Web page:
“As a writer, producer and director of so many commercials and corporate videos, who was the best and worst celebrity you ever worked with?”
That’s what people ask me the most. But to tell you the truth, there was no worst. I honestly got along with everybody who honored me by saying my words.
Oh, there were some touchy situations. There was the Emmy-winning actor who spent the afternoon watching his watch because he had to catch the last flight out. OK, we understood that, his work didn’t suffer, and he made the plane.
And there was the Academy Award recipient who made the film crew re-light the whole set. He said it didn’t flatter him. Two hours later, he gave his approval—and the lighting man admitted that the actor was right all along.
Finally, there was the manager who hovered over his client like a mother hen during a big corporate shoot. He got pissed at me for insisting that she pronounce the name of my client’s company correctly. I felt it was a reasonable request. After a dozen botched takes, he pulled her off the set and into the dressing room. When I followed him in, he took her paycheck and stuffed it into my shirt pocket.
Somehow, I coaxed her back to the stage and we moved on. It cost us thousands of dollars to fix her audio. When he saw the finished video, the manager sent me a letter itemizing why it sucked. I sent him copies of all the national and international awards we won for it. That felt real good.
By and large, I’ve found that the more experienced and successful the performers are, the more professional they are to deal with.
I wrote a commercial for Charlton Heston, plugging a charity tennis event. Most actors have trouble walking and talking at the same time. He had to talk and play tennis. It was shot at Heston’s home. He came out on the court when the crew was ready for him. He had the script memorized, and nailed the whole thing in one take. We shot a second take only for “insurance,” just in case something in the camera got fouled up, which it didn’t. After all, we were with Moses.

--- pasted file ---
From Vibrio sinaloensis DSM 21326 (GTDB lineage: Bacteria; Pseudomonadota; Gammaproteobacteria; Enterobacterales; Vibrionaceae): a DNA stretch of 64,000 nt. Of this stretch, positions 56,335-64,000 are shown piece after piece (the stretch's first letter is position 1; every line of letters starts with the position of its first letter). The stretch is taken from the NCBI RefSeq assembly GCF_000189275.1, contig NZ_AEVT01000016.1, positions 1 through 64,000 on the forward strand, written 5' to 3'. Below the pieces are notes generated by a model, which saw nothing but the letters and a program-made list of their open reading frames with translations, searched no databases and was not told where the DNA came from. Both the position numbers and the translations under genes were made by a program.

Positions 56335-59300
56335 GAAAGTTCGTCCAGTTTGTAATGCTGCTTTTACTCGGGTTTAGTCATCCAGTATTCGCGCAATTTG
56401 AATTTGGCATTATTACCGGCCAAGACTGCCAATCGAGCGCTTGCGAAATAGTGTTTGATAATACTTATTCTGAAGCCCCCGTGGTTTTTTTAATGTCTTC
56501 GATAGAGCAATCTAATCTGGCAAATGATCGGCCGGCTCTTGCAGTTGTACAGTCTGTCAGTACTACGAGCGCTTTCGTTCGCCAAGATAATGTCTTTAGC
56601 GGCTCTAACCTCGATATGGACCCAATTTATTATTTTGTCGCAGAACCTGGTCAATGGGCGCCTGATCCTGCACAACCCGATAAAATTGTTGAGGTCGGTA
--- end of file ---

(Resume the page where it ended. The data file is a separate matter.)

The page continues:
But the performer whose work and friendship I cherished most for over twenty-five years was the sensational singer-impressionist, Fred Travalena.
I was well aware of Fred’s impeccable impressions from his many television appearances, dating back to 1972’s ABC Comedy Hour as one of the Kopykats.
When SMZ Advertising was given a third consecutive contract to produce Hiram Walker’s Holiday Sales Video, writing partner Eric Head and I pitched the idea of hiring Fred to perform custom lyrics to popular songs.
He did, and he was brilliant. The nationwide audience of liquor distributor/salespersons loved Fred’s squinty Clint Eastwood, sang along with his Johnny Cash, and laughed aloud when he performed Johnny Mathis, Jim “Gomer Pyle” Nabors and Barry Manilow in a triple split screen.
Fred was passionate about politics, and we zinged Richard Nixon pretty big.
The prosthetic makeup took three hours to apply.
President Reagan was also an easy target. On a break from shooting, the two of us—and a then-popular playmate—proved that politics does, indeed, make strange bedfellows.
And when he came out on set as Frank Sinatra at 4 am on the fourth and final day of shooting, and nailed our version of “My Way” in one take, the hard-boiled crew guys were weeping it up. When the song finished, Fred asked that we keep the tape rolling, and still in full makeup, he sang Happy Birthday “to my pally Jon—that really cool Katz.”
[To watch Fred perform as Ol’ Blue Eyes, read “The Time I Made Sinatra Smile.”]
The 1984 Hiram Walker Holiday video was sensational, a creative award winner for me and a sales winner for the client.
The following year, we had no concern about being lazy when we proposed using Fred again … with the addition of a female singer/impressionist to spice it up. Fred suggested Julie Miller, Atlantic City’s Entertainer of the Year.